But that’s why Jake Arrieta pays Scott Boras. The super-agent sat in a front-row seat behind home plate on Friday night, watching his client go through another up-and-down start for a Cubs team that needs Arrieta to pitch more like an ace.
It’s easy to lose sight of this during a 4-0 loss where the Dodgers looked more like the team on a mission after getting eliminated from last year’s National League Championship Series.
But Arrieta is someone who has already experienced the low points that made him think about quitting baseball as he shuttled back and forth between the Orioles and Triple-A – and the intoxicating high from ending the 108-year drought and creating so much joy for generations of Cubs fans.
So Boras isn’t buying the idea that Arrieta might be feeling the weight of his upcoming free agency.
“Coming from Baltimore to here and establishing himself in the big leagues was the major arc of his career,” Boras said, “the most difficult moment of illustrating that he is an everyday major-leaguer. The fact that he has the skills, and what he has up here (in his head), the dynamic of winning two World Series games and things like that, I’d say he’s (been) measured. When you win World Series games, that’s the most important thing.
“If you want me to measure pressure, I’d say that’s World Series cojones.”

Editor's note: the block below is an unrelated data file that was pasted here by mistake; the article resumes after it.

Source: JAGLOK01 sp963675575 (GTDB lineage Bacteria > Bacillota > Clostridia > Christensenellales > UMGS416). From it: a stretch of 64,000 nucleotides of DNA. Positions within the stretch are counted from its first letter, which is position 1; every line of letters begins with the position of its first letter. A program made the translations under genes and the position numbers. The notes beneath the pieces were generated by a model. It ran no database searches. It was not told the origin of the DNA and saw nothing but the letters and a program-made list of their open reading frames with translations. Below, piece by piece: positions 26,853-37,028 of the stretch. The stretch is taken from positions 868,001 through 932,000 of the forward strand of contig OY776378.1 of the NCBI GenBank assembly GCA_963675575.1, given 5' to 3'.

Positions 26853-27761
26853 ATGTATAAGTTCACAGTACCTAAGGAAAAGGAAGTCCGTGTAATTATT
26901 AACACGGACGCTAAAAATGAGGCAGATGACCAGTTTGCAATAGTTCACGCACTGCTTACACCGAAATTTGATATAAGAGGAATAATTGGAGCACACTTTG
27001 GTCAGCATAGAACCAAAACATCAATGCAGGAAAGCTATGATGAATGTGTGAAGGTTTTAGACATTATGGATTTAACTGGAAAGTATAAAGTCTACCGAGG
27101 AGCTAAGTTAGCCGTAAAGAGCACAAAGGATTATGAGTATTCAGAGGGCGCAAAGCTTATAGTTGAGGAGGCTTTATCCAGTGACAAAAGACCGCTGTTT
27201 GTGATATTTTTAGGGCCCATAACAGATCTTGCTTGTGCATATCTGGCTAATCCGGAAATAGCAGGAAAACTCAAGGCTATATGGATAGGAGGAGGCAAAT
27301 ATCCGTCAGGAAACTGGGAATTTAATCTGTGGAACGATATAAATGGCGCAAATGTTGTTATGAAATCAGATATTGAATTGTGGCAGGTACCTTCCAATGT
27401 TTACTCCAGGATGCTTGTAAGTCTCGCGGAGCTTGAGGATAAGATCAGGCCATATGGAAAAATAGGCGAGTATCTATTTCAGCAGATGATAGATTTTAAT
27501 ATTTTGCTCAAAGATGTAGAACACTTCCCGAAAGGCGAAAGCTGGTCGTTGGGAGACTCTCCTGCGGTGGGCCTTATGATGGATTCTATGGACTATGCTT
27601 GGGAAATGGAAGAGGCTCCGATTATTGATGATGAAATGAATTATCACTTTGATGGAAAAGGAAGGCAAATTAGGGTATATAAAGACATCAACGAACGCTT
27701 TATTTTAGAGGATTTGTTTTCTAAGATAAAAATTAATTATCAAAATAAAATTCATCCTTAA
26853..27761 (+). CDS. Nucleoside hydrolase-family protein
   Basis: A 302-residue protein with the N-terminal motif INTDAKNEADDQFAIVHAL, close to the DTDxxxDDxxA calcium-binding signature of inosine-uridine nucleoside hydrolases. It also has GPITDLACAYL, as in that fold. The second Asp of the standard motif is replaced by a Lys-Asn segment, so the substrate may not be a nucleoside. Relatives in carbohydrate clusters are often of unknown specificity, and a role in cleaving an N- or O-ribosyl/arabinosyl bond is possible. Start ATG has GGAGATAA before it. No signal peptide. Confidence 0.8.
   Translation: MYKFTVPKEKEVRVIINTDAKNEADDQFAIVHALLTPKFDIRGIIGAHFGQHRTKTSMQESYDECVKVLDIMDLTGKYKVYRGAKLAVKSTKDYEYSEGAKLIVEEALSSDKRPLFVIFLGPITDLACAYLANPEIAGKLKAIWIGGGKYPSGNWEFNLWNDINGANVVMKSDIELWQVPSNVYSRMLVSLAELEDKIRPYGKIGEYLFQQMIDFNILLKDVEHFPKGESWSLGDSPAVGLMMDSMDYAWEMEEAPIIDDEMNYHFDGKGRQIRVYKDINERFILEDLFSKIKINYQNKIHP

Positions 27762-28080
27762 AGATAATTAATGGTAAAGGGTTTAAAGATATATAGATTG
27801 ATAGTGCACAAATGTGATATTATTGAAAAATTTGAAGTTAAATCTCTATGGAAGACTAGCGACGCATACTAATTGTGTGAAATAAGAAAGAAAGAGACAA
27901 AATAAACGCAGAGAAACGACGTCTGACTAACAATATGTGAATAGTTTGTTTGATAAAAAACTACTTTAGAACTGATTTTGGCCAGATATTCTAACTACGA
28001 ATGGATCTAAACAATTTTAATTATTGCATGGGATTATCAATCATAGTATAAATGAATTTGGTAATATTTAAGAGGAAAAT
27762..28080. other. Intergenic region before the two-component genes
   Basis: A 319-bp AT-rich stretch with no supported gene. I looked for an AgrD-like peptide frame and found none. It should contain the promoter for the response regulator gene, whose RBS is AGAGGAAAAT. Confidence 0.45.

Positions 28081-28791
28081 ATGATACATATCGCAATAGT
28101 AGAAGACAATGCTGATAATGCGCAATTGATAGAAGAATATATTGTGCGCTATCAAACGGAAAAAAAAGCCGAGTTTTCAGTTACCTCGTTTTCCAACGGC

To get back there, the Cubs will need more consistency from Arrieta, who gave up four runs across six innings to move to 5-4 with a 4.92 ERA.
Arrieta put up nine strikeouts against one walk, but the Dodgers beat his fastball. Gonzalez had gone more than 130 plate appearances this season before notching his first home run in the sixth inning. Chase Utley – the 38-year-old veteran who began the game hitting .204 – also homered off Arrieta in the third inning.
Arrieta has now allowed 10 homers this season. He gave up his 10th in the middle of August last season, when he went through command/mechanical issues and still wound up as an 18-game winner and one of the toughest pitchers to make hard contact against in baseball.
The Cubs are 25-22 and looking at replacing possibly two or three starting pitchers by Opening Day 2018.